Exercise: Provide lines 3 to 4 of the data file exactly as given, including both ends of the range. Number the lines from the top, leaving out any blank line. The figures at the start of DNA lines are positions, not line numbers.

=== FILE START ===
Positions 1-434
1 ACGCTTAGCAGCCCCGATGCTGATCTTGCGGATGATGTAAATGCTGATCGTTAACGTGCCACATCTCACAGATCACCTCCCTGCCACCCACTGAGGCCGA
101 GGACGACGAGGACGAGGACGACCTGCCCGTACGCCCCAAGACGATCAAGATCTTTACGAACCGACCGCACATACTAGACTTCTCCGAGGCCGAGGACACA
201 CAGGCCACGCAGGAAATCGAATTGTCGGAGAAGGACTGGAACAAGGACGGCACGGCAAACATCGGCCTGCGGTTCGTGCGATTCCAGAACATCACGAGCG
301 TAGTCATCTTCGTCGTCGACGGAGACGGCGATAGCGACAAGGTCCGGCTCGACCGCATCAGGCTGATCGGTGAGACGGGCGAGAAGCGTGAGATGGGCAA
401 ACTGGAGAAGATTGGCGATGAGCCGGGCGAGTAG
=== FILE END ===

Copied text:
101 GGACGACGAGGACGAGGACGACCTGCCCGTACGCCCCAAGACGATCAAGATCTTTACGAACCGACCGCACATACTAGACTTCTCCGAGGCCGAGGACACA
201 CAGGCCACGCAGGAAATCGAATTGTCGGAGAAGGACTGGAACAAGGACGGCACGGCAAACATCGGCCTGCGGTTCGTGCGATTCCAGAACATCACGAGCG